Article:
I'm worried about my sanity. Walking to Grand Central on 43rd between 3rd Avenue and Lexington, next to the O.G. 99 cent slice joint, sat a darkened Subway, which for the past 8 months had a “for rent” sign in the window. Yet, the other night, as I headed to the Femi Kuti concert, there it was—lit up with workers and open for business—acting like it had been there forever.
Seeing the Subway corpse on my walk had long been a daily affirmation of New Yorkers’ “discerning” taste, but for a moment I doubted everything in the universe when the unmistakable odor of cheap cold cuts, processed cheese and oddly flavored bread filled my nostrils (all Subways smell exactly the same). I knew that my nightmare was real—crappy sandwich franchises cannot be killed.
How was this possible? I shit you not, this is the 5th Subway in the immediate area around my apartment. Do this many people really eat at Subway to necessitate one on every block like some insidious sandwich version of Starbucks? Apparently so, since they’re the fastest growing chain in the world, and for reasons unknown to me (or anyone), impossible to kill.
My only suggestion is to act like the Simpsons (and Paul Anka) when confronted by gigantic murderous corporate mascots: just don’t look (or eat there).
There are innumerable options for people wanting a so-called healthy sandwich beyond the crap served at Subway. For the same price of Subway, you can either go to a bodega for a better, fresher sandwich (most bodegas I go to get fresh bread, especially Kaiser rolls, every day). Hell, you can go to Murray’s Cheese in Manhattan, get a Tom Cat Bakery baguette for $2.00—the same price as a quarter pound of Mortadella from Murray’s Meats. Add some cheese and you’ve got a fresh, high quality sandwich for about six bucks. Pre-sliced cold cuts are for elementary school kids and prisoners (or placed in Lunchables). How hard is it to have meat sliced to order? It’s clearly quite easy, if every bodega on every corner of Manhattan is proof.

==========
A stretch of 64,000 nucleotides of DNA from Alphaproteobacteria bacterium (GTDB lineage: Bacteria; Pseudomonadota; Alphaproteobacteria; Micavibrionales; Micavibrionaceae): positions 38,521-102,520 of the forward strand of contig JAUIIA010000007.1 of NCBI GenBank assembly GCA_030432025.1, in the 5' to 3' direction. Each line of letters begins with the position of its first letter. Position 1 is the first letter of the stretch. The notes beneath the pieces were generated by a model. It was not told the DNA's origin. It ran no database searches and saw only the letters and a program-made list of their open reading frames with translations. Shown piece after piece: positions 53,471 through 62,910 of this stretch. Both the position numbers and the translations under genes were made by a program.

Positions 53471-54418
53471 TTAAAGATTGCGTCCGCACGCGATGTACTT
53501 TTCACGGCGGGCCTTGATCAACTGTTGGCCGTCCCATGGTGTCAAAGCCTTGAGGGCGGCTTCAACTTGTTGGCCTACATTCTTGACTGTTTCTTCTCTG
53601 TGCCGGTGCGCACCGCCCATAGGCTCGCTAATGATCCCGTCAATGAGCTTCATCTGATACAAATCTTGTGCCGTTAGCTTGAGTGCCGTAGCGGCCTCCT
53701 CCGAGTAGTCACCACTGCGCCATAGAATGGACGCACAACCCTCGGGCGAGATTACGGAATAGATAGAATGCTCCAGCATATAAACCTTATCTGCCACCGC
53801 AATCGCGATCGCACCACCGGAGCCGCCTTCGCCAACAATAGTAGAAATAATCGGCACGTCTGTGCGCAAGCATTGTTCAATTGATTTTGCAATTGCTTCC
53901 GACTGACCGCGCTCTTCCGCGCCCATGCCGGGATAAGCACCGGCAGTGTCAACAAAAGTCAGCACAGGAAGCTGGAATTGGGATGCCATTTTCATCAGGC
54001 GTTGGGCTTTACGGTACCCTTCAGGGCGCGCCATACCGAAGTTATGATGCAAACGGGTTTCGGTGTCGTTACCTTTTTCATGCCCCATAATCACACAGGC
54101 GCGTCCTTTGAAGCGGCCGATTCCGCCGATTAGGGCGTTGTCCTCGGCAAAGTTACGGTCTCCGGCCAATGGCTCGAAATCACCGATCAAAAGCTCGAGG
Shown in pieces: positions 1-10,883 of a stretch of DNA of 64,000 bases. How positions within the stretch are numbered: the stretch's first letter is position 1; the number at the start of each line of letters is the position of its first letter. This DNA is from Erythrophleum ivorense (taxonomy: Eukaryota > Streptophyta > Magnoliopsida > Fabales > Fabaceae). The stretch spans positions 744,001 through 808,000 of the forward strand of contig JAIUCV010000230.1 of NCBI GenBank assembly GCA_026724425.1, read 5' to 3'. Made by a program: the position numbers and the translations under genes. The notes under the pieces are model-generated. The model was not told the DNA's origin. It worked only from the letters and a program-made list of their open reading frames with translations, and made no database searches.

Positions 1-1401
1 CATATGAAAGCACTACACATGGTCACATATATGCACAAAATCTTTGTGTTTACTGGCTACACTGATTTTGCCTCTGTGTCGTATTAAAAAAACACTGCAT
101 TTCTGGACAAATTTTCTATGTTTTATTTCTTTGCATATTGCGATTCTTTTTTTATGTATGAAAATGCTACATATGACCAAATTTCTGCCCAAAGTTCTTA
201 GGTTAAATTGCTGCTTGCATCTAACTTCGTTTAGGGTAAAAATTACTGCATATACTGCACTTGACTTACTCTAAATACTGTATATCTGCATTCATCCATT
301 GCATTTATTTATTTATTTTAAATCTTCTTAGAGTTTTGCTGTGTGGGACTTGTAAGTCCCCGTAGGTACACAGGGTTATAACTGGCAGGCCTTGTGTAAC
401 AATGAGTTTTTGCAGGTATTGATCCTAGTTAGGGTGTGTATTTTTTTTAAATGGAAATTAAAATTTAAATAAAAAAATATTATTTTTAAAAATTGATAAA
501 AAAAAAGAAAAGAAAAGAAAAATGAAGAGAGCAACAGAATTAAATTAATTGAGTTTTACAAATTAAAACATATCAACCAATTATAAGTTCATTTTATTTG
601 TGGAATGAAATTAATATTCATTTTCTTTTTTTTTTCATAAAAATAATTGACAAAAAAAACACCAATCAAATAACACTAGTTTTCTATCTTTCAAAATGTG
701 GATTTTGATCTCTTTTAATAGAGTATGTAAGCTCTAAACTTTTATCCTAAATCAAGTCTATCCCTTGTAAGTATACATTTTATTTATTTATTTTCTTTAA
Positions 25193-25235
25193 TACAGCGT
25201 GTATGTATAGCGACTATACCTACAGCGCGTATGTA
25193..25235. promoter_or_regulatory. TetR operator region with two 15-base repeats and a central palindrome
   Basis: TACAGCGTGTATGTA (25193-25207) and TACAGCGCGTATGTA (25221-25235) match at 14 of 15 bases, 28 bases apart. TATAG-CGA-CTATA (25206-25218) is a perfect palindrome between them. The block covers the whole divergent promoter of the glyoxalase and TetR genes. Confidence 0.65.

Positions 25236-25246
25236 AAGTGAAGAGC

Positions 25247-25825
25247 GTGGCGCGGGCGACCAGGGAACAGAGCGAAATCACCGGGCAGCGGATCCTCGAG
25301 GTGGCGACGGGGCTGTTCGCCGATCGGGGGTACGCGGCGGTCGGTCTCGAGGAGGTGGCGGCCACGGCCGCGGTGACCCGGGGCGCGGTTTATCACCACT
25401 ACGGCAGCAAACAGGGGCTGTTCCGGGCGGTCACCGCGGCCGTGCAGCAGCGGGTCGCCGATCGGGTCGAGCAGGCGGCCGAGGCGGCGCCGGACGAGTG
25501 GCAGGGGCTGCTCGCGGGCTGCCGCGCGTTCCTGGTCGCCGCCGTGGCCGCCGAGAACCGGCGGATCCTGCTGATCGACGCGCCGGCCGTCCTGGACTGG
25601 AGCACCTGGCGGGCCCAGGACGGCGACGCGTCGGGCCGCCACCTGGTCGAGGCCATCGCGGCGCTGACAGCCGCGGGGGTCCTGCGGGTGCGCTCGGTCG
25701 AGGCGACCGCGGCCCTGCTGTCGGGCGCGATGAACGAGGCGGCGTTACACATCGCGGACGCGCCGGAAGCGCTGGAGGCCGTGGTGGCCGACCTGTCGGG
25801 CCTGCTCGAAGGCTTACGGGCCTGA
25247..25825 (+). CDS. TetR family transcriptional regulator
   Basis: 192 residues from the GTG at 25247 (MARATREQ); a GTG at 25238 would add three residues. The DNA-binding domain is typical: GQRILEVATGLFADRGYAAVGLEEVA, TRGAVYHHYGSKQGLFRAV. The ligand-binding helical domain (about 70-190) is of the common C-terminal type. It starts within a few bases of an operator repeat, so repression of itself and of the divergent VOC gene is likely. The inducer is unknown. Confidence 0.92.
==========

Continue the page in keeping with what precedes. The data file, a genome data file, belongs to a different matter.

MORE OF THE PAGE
Or you could look at it as an (extremely) minor act of locavorism by supporting that Pakistani or Indian guy who works his ass off every day, rather than some faceless corporate chain that could give a fuck about you.
But people still eat at Subway, and Paul Anka’s sage advice is more of useless mantra than a real plan of attack.
(Slipping into Glen Beck voice)
I'm scared nation. How can Subways be put out of their misery when they can just rise again like nothing happened? It's not American, if something fails it should stay failed (except obviously Citibank, AIG, Chrysler, etc., etc. etc.). We need to take up arms against Subway (not literally of course, especially since fire is probably a more effective method than guns anyway).
Yet now that I think of it, fire might be an even worse idea, lest that horrible odor spread across the city. Instead, just try to convince your friends that nearly any sandwich in the city (or anywhere else) is far superior to Subway.